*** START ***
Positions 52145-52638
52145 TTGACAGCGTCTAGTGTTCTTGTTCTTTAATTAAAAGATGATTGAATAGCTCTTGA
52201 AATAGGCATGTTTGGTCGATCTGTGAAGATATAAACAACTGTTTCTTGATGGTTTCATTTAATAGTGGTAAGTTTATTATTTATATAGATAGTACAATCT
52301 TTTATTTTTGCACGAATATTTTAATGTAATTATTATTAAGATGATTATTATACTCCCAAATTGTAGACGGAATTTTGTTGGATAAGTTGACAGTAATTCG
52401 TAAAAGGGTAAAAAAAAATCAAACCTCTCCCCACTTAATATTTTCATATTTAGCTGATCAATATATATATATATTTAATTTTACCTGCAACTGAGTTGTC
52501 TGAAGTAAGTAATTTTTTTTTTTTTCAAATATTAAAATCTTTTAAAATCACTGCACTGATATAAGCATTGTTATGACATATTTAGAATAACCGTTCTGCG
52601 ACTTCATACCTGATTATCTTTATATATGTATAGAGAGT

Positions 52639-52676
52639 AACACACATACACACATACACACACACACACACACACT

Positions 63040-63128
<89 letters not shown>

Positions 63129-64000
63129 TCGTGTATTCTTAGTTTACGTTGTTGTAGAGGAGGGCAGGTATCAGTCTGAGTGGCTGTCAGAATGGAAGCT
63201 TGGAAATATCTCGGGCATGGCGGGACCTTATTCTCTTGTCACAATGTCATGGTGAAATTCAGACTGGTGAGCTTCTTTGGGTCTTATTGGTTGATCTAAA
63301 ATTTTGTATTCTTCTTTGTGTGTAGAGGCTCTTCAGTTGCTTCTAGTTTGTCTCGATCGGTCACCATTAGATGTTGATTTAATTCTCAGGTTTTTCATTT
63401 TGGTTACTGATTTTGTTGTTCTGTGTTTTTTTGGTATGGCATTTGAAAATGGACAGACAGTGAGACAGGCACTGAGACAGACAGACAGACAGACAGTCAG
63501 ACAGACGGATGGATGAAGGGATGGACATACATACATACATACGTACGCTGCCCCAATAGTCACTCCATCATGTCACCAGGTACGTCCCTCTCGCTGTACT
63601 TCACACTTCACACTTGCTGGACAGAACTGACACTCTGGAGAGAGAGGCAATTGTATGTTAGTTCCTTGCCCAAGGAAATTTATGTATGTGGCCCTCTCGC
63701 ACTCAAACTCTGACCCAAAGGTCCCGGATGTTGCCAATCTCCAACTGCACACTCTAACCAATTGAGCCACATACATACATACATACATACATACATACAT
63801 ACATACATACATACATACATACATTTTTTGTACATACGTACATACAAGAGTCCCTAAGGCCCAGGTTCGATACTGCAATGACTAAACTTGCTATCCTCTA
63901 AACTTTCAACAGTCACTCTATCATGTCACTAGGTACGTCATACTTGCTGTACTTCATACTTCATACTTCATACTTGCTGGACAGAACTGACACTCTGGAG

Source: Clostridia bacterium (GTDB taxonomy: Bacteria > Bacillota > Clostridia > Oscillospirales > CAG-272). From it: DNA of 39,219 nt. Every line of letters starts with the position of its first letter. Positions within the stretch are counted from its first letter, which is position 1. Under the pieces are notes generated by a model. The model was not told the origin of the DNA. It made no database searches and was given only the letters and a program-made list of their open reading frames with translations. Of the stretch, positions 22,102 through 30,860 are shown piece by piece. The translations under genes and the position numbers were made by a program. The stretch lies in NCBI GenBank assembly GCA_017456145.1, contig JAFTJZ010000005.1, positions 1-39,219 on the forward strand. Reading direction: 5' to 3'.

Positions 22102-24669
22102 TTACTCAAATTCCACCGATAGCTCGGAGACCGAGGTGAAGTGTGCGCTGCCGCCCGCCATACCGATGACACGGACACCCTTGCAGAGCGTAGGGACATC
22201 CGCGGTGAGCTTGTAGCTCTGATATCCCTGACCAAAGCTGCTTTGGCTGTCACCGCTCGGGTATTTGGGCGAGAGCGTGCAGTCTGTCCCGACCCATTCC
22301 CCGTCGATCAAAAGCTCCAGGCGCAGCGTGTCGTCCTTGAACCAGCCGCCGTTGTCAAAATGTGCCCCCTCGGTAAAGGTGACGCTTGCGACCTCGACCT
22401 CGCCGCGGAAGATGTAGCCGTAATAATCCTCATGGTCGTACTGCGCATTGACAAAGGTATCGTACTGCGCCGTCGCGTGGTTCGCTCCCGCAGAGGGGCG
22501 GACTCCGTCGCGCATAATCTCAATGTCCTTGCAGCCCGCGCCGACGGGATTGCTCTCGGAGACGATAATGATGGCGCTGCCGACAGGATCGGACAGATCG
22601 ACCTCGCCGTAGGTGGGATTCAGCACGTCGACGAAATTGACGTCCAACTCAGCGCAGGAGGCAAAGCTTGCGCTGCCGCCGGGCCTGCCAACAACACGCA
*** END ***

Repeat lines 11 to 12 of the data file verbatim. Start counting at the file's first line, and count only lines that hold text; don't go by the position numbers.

<89 letters not shown>

Positions 63129-64000